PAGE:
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Lewy bodies in grafted neurons in subjects with Parkinson's disease suggest host-to-graft disease propagation


Two subjects with Parkinson's disease who had long-term survival of transplanted fetal mesencephalic dopaminergic neurons (11–16 years) developed α-synuclein–positive Lewy bodies in grafted neurons. Our observation has key implications for understanding Parkinson's pathogenesis by providing the first evidence, to our knowledge, that the disease can propagate from host to graft cells. However, available data suggest that the majority of grafted cells are functionally unimpaired after a decade, and recipients can still experience long-term symptomatic relief.

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Figure 1: Surviving dopaminergic neurons labeled with antibody to tyrosine hydroxylase in a graft transplanted 16 years before death in subject 3.
Figure 2: α-synuclein–positive Lewy bodies in host substantia nigra and grafted dopaminergic neurons in subject 3 (a–d) and subject 8 (e).


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This work was supported by grants from the Swedish Research Council, Swedish Parkinson Foundation, the Nordic Center of Excellence on Neurodegeneration and The Strong Research Environment of the Swedish Research Council (NeuroFortis). The Queen Square Brain Bank is supported by the Reta Lila Weston Institute of Neurological Studies and the Progressive Supranuclear Palsy (Europe) Association. T.R. and J.L.H. are supported by grants from the Parkinson's Disease Society, UK, the Alzheimer's Research Trust and the Sarah Matheson Trust. The authors wish to thank B.-M. Lindberg and A. Persson for their excellent technical support. E.E. and J.L.H. contributed equally as the second authors.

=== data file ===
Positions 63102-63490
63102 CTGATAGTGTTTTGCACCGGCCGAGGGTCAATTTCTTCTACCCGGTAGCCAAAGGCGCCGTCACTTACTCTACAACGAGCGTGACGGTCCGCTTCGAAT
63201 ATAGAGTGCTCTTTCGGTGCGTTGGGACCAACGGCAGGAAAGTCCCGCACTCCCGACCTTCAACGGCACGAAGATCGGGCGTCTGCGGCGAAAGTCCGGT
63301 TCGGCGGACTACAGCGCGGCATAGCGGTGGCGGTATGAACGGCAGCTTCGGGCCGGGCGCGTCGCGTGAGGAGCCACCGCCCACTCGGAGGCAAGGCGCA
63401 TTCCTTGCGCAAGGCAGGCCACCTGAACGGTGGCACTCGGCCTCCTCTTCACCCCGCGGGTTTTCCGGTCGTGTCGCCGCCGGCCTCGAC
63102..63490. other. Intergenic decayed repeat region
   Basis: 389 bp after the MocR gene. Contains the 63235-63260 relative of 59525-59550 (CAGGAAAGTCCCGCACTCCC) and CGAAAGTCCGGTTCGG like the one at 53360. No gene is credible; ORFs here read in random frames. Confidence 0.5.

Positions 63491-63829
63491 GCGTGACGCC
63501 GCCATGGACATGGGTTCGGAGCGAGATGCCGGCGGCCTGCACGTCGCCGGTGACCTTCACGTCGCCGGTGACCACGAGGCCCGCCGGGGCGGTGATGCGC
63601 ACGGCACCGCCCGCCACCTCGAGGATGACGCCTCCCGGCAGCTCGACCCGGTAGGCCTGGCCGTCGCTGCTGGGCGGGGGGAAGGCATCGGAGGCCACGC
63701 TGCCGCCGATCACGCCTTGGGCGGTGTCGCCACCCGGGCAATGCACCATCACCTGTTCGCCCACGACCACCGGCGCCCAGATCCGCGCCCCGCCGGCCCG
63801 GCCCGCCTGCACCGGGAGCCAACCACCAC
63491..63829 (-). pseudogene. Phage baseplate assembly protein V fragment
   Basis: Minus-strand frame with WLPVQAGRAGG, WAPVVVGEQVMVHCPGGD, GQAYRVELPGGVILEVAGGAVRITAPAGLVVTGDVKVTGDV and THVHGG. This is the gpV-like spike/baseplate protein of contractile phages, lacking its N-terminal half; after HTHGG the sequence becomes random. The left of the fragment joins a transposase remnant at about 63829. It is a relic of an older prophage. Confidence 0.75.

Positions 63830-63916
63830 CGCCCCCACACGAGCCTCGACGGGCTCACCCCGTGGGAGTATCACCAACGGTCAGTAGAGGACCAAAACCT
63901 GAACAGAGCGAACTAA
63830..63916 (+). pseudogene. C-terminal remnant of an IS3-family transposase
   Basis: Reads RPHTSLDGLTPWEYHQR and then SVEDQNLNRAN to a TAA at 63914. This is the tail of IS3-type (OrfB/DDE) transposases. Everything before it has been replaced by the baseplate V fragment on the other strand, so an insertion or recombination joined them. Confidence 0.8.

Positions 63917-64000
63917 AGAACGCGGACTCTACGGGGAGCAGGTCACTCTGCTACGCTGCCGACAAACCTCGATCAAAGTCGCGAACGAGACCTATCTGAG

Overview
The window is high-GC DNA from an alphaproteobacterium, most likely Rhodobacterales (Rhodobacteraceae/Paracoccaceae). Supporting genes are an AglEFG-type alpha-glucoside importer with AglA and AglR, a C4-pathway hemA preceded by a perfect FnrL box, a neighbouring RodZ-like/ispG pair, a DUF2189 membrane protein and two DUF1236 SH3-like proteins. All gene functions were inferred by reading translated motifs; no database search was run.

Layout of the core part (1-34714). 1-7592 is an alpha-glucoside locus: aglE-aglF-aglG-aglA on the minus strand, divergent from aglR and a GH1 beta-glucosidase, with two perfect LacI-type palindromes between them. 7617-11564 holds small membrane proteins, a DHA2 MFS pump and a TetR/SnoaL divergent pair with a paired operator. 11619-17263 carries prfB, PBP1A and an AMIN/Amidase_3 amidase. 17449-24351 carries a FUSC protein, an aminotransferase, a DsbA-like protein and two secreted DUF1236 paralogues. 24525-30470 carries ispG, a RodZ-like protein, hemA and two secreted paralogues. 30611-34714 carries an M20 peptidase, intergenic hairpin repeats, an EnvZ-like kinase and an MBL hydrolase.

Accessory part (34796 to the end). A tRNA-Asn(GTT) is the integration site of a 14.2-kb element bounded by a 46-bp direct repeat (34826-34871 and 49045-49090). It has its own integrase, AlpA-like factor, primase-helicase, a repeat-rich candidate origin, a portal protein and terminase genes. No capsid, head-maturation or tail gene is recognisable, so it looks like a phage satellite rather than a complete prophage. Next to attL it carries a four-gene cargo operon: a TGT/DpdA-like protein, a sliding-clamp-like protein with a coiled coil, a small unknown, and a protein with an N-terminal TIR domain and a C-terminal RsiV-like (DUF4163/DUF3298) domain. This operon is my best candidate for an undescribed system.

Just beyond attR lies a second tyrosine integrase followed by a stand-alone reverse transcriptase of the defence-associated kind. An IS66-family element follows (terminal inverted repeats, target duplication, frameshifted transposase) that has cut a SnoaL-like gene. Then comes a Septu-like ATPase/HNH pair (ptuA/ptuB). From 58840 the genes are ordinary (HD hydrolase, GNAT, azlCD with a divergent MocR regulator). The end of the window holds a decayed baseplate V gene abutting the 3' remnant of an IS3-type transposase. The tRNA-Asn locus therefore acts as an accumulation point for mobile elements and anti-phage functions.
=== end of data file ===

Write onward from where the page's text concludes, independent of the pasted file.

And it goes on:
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J.-Y.L. designed and performed the detailed morphological analysis of most of the material from subject 3. E.E. and J.L.H. did autopsy and routine neuropathology of subjects 3 and 8, respectively. J.L.H. and T.R. designed and T.L. performed the detailed morphological analysis of subject 8. A.B. provided expertise in neural transplantation. D.S. provided expertise regarding graft reconstruction, imaging and microglia staining and also generated figures. P.H. assisted in the care of subject 3 and provided data related to clinical follow-up. H.W. and N.P.Q. took care of subjects 3 and 8, respectively. A.J.L. provided clinical evaluation for subject 8. S.R. operated on both subjects. P.B. dissected and prepared tissue for both surgeries and participated in the morphological assessment of subject 3. O.L. took care of subject 3 and headed the clinical transplantation program. J.-Y.L., J.L.H., T.R., O.L. and P.B. wrote the manuscript. All authors gave input to the manuscript.

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Correspondence to Patrik Brundin.

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Li, JY., Englund, E., Holton, J. et al. Lewy bodies in grafted neurons in subjects with Parkinson's disease suggest host-to-graft disease propagation. Nat Med 14, 501–503 (2008).

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